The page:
* Citation: World Cancer Research Fund/American Institute for Cancer Research.
* The Second Expert Report, Food, Nutrition, Physical Activity, and the Prevention of Cancer: A Global Perspective. Washington, DC: AICR; 2009.
* The China Study by T.Colin Campbell, PhD & Thomas M. Campbell II
* Prevent and Reverse Heart Disease by Caldwell B. Esselstyn, Jr., M.D.
* UltraPrevention by Mark Hyman, M.D. & Mark Liponis, M.D.
SPECIALTY TESTING: Preventive Medicine offers two specialized tests: Estronex and Estrogenomics. These tests measure risks associated with estrogen-sensitive cancer. Schedule a visit with Dr. Rathod to determine whether these assessments are beneficial for you.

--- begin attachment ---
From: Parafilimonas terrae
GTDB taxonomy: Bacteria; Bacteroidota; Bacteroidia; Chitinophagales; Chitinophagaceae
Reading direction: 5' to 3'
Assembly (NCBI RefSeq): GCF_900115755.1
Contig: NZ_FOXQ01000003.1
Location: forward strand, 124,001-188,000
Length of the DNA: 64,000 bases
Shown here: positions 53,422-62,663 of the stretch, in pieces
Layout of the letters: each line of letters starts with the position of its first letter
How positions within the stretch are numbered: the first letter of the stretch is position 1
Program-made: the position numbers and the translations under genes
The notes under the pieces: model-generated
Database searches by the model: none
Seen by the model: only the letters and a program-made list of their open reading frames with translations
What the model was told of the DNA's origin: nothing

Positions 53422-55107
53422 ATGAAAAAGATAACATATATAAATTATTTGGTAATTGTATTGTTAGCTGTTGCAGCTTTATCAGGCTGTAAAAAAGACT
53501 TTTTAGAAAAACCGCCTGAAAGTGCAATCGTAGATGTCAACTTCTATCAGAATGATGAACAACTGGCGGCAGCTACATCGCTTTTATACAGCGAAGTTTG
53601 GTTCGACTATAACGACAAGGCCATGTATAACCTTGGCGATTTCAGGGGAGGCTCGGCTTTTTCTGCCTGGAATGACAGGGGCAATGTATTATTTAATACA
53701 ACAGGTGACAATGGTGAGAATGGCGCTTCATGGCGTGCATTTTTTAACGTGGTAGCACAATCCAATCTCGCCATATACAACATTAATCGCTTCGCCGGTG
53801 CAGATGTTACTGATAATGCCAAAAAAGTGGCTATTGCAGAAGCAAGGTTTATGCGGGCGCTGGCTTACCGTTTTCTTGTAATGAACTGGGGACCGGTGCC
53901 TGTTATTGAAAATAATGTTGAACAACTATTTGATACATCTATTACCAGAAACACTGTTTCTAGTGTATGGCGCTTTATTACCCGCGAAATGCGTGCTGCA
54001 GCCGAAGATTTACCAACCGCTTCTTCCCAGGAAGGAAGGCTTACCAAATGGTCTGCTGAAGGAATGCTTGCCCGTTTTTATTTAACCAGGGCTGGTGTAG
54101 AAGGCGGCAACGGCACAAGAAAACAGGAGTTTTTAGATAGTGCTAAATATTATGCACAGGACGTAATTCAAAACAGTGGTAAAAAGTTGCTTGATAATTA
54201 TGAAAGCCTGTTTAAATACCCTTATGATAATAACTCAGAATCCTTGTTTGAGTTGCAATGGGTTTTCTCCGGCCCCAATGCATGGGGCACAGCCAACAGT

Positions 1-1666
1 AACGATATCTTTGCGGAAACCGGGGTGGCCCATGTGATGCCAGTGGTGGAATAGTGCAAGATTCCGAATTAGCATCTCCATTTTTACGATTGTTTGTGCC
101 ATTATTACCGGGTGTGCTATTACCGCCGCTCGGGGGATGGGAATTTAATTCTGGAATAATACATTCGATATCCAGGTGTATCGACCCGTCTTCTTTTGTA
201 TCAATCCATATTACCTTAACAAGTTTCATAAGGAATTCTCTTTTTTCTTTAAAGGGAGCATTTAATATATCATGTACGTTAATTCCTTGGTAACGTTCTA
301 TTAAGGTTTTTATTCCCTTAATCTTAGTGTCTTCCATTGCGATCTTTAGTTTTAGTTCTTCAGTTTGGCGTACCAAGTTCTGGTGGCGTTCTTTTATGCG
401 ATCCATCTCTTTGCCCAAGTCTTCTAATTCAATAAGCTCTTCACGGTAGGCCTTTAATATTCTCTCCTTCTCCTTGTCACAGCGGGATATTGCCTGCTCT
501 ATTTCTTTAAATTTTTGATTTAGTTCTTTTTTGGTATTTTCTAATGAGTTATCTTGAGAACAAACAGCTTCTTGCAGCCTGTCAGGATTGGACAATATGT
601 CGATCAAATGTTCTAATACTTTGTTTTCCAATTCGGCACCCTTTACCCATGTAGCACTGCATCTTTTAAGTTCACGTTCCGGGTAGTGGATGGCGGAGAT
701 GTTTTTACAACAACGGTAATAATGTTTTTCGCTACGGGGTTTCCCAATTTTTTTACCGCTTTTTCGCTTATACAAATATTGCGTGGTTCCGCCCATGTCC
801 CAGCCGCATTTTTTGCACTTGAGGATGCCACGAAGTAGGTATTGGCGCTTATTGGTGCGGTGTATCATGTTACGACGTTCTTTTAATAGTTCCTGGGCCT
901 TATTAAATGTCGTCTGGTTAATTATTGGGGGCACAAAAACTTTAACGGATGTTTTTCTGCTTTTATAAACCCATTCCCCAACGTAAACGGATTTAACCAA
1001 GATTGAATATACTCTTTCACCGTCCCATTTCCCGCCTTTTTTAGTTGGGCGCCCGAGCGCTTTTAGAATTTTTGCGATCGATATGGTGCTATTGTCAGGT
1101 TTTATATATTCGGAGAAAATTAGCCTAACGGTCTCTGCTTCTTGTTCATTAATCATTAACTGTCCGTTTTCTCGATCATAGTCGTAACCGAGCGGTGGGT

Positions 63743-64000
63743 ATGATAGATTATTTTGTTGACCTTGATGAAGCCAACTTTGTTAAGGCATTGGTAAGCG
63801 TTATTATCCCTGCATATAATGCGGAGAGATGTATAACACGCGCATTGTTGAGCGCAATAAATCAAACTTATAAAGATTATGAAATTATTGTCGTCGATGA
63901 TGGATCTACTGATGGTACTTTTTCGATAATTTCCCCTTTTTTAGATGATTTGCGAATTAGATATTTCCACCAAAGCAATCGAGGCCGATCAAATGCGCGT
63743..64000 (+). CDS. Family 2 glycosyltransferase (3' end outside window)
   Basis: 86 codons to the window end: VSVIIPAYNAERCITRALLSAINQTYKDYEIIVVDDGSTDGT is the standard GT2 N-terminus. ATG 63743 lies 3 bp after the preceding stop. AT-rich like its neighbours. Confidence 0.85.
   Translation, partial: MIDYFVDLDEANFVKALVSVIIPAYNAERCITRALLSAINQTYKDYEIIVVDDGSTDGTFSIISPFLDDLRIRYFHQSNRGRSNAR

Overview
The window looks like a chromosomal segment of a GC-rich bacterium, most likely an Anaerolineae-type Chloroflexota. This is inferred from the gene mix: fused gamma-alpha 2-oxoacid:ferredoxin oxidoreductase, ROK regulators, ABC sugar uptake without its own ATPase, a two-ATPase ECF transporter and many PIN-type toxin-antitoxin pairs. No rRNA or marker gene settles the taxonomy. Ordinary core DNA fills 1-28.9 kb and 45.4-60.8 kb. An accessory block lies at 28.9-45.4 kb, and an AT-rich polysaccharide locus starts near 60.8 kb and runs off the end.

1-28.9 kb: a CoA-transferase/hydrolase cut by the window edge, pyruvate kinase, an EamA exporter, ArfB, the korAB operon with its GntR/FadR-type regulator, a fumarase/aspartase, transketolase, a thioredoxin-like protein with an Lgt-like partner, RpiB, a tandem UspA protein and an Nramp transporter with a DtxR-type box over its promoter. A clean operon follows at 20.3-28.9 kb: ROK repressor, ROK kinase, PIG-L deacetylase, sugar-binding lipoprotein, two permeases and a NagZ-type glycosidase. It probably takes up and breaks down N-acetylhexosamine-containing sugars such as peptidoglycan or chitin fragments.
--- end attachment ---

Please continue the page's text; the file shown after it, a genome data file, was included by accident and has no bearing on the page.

Dr. Varsha Rathod is a board certified Rheumatologist and Internist at Preventive Medicine in the Westport Plaza Area of St. Louis, MO. The practice has focused on a combination of traditional and holistic medicine since 1967. For more articles and information about integrative solutions please visit www.preventivemedicinestl.com or call Preventive Medicine at 314-997-5403.
The information presented in this publication is for general educational purposes only. It is not intended to be used for the diagnoses of any illness. It should not serve as a substitute for being evaluated by a certified healthcare provider. If you suffer from any of these conditions you should consult a physician or an appropriate health care provider.